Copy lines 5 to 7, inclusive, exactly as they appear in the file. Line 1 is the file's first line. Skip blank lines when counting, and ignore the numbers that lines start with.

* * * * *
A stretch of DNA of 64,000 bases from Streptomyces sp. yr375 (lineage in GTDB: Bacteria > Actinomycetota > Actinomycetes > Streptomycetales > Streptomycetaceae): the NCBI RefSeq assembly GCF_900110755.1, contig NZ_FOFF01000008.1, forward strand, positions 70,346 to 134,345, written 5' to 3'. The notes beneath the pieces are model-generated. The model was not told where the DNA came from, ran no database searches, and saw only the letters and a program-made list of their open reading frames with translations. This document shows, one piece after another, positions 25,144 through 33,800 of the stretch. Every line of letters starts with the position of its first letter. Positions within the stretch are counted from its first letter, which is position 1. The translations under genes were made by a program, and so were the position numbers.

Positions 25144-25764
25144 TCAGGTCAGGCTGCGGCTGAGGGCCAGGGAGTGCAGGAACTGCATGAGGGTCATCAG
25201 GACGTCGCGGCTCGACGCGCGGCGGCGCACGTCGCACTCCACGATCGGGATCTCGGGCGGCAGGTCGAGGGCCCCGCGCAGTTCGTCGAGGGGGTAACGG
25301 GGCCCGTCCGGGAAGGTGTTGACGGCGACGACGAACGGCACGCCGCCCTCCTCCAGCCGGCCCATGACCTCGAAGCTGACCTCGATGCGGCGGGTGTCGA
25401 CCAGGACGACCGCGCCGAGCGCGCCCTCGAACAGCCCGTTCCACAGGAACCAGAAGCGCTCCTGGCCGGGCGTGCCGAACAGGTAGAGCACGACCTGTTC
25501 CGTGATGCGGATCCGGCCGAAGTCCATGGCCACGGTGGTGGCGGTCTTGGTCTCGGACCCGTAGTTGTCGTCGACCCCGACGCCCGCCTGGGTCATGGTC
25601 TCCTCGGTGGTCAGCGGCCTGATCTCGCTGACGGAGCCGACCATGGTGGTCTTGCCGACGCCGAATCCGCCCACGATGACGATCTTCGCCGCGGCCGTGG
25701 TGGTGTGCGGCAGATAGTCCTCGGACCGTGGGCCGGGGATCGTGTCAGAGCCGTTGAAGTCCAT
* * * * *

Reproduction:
25301 GGCCCGTCCGGGAAGGTGTTGACGGCGACGACGAACGGCACGCCGCCCTCCTCCAGCCGGCCCATGACCTCGAAGCTGACCTCGATGCGGCGGGTGTCGA
25401 CCAGGACGACCGCGCCGAGCGCGCCCTCGAACAGCCCGTTCCACAGGAACCAGAAGCGCTCCTGGCCGGGCGTGCCGAACAGGTAGAGCACGACCTGTTC
25501 CGTGATGCGGATCCGGCCGAAGTCCATGGCCACGGTGGTGGCGGTCTTGGTCTCGGACCCGTAGTTGTCGTCGACCCCGACGCCCGCCTGGGTCATGGTC